Excerpts from the RBLandmark.com:

The Illinois General Assembly has given small towns all across the state an order to consolidate their emergency police and fire dispatch centers by mid-2017, forcing municipalities to scramble to either join existing dispatch centers or form their own.

And by July 1 the state wants written plans for just how such consolidation is going to be handled — a task that has brought Brookfield, North Riverside and Riverside together to form a joint dispatch center.

Tentatively called WC3, the joint dispatch center for all three villages will be located inside the North Riverside Police Department and will be governed by a board of directors that will hire an executive director to manage operations.

Earlier this month, all three villages signed off on a consulting contract to hire Northbrook-based GovHR USA for $25,000 to assist them in implementing the plan.  Representatives from all three villages, including village managers, police and fire chiefs, and dispatch supervisors have been meeting weekly with GovHR USA consultant Paul Harlow, who formerly served as village manager and public safety director of Glencoe.

Last summer, the General Assembly passed the consolidated dispatch law bill which  mandates that all towns with populations less than 25,000 consolidate services to reach that population. The cost to create the joint dispatch center would be borne equally by all three municipalities.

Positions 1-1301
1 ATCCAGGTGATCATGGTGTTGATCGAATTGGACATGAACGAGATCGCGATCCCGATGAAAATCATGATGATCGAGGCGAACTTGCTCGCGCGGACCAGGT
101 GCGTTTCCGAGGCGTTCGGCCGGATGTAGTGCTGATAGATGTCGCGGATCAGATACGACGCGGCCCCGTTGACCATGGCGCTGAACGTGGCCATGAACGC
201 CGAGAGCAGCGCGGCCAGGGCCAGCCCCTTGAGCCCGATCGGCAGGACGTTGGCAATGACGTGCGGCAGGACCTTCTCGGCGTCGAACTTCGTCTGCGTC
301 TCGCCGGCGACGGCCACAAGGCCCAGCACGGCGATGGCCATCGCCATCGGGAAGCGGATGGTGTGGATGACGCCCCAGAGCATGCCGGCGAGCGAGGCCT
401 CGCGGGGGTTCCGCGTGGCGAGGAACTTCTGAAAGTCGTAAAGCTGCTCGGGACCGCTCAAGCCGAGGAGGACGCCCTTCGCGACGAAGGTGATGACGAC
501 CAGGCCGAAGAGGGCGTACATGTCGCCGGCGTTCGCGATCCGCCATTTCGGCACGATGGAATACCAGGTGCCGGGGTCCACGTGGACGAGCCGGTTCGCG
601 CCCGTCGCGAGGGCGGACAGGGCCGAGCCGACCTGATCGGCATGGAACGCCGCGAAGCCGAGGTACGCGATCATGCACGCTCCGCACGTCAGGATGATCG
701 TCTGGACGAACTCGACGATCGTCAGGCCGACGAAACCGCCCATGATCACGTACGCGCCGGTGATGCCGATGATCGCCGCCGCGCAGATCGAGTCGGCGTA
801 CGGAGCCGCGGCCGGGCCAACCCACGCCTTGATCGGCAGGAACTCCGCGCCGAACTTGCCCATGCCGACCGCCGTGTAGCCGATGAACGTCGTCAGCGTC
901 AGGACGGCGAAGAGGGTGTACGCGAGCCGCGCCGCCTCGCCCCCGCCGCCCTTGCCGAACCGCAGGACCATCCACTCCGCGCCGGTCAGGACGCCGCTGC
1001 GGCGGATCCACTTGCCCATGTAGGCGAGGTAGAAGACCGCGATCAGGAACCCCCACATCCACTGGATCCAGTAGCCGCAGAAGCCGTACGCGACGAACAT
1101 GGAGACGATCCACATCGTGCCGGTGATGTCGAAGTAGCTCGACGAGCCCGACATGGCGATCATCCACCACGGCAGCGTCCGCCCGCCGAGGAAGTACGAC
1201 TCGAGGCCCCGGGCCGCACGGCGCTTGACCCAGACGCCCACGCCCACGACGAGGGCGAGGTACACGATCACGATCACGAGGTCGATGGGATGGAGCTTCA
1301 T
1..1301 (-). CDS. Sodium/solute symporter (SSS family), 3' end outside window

There are many moving parts to the consolidation process. In addition to physically upgrading the North Riverside dispatch center to include a third position and some new equipment, Brookfield is not presently on the same dispatch radio frequency as Riverside and North Riverside, and Brookfield belongs to a different fire department mutual aid division.

In addition, the records software used by North Riverside and Brookfield is not used by Riverside, and all dispatchers will need to be trained to provide what’s called Emergency Medical Dispatch (EMD), which is a higher level of dispatch service that’s being mandated along with the consolidation. While some of the dispatchers currently employed have been trained in EMD, none of the three villages presently provides EMD service because it requires a second dispatcher to be on hand 24 hours a day.

All three towns say the full-time dispatchers they currently employ will be retained, but the future of part-timers is not so clear. Eventually, however, the dispatchers will go from being municipal employees to being employees of WC3, and a new collective bargaining unit will be created for those employees, who are now members of three separate units.

One of the other changes that will come as dispatch services consolidate is that Brookfield and Riverside police will no longer have personnel at their front desks 24 hours a day. During the overnight hours, North Riverside will have dispatch personnel available to handle walk-ins, but some sort of phone/video system will need to be installed at Brookfield and Riverside to allow anyone walking up to the front doors of those departments to reach a dispatcher in North Riverside.

In June, all three municipalities will sign an intergovernmental agreement to set up the WC3 board, which will include officials who have already been meeting informally with the consultant.